This injector was tested with apple trees.
Might the airblast sprayer in the future be replaced by IV tubes jabbed in fruit trees?
Michigan State University entomologist Dr. John Wise decided to see if he could control apple insects by injecting insecticides into the tree trunk—much as landscapers now do with some high-value trees to control insects like the emerald ash borer. That invader from Asia has killed 40 million ash trees in the eastern United States in the last decade.
The technology has also been used to control Dutch elm disease on American elms, so both fungicides and insecticides have a history of being injected in trunks.
Wise gave it an initial try on apples in 2009 and followed it up again this year. He showed results during a field day for chemical representatives and fruit growers at the Trevor Nichols Research Complex in Fennville, Michigan, in late September. He is the research and extension coordinator of the station.
Wise stressed that the research is very preliminary. Funding for the tests was minimal. Freezes this spring eliminated fruit from the test block, so most of the results relate to control of foliar-feeding insects, not internal feeders. Tests in 2009 did show that pesticide residues in the fruit were well below federal tolerance levels. Most of the residue was in the leaves, so it’s not clear whether fruit can be protected by this systemic method.
Wise was joined in his testing work this year by Dr. George Sundin, the MSU pathologist who deals with diseases like fireblight and apple scab.
The researchers, including two graduate students, drilled small holes low down on the tree trunks and injected into each tree what would be the registered seasonal dose per acre, divided among the 250 trees per acre in the block. They also did a half-rate test. The insecticides they tried were imidacloprid and emamectin benzoate in formulations provided by ArborJet, a company that works with landscapers on emerald ash borer control. Treatments were made at petal fall.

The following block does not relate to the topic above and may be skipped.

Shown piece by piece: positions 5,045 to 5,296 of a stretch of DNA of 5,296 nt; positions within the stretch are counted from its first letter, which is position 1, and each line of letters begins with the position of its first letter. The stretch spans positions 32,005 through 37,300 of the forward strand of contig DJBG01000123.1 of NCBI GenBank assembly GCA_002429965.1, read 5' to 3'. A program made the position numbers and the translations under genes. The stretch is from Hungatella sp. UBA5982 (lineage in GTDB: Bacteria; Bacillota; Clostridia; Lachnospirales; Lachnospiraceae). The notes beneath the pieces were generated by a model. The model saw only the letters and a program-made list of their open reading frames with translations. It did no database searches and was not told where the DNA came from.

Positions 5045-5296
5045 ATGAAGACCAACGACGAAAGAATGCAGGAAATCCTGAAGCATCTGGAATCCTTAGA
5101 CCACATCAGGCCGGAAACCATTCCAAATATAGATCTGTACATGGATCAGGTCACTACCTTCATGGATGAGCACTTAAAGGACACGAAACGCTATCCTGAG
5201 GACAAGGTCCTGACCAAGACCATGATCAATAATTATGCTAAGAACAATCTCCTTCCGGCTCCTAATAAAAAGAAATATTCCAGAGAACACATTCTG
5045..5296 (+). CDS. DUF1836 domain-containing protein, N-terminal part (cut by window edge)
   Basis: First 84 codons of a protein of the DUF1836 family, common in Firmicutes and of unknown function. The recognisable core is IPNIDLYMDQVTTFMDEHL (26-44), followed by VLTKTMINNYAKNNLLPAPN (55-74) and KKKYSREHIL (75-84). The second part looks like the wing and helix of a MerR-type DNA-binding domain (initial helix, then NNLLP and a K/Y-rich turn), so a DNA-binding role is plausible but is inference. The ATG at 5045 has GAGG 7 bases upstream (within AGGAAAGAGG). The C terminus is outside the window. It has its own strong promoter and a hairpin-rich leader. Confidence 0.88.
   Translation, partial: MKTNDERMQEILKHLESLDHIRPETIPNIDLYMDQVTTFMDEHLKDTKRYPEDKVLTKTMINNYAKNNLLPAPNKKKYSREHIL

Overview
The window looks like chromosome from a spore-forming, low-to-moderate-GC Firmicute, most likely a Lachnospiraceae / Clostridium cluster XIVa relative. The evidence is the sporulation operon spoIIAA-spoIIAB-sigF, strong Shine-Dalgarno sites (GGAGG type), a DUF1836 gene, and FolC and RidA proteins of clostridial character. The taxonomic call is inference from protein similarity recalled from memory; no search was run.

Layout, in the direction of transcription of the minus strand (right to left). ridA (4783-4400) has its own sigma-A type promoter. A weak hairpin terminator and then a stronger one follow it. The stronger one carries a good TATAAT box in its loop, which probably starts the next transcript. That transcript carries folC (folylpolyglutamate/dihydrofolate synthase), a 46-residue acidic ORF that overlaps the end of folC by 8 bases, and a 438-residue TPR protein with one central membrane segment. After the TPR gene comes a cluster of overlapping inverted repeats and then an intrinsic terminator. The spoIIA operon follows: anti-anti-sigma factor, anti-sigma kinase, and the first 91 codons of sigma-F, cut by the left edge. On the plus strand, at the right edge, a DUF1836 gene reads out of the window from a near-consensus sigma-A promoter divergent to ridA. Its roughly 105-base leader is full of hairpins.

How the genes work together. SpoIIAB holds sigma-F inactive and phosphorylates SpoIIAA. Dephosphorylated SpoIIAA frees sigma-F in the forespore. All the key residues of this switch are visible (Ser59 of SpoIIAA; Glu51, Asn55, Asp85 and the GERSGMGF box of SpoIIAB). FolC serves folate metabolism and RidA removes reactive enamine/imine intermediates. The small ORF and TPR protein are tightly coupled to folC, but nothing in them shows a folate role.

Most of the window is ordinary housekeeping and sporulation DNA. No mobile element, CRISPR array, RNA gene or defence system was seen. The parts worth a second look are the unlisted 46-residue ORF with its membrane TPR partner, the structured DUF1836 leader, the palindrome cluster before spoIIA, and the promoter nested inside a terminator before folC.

Season-long foliage protection was good, Wise said, with control of obliquebanded leafroller and oriental fruit moth being better with ememectin benzoate, and control of potato leafhopper and spotted tentiform leafminer being better with imidacloprid.
Wise noted that soil-applied systemic insecticides have been used in field crops and potatoes, but that method contributes to issues like groundwater contamination and runoff.
Would trunk injection be feasible, given the number of trees that would need to be treated individually? One person commented, “If the science is there, the art will come to it.”
The benefits could be many, Wise said, including reduced worker exposure to pesticides, elimination of spray drift, reduced pesticide impact on natural enemies, and reduced carbon footprint from fewer pesticide applications.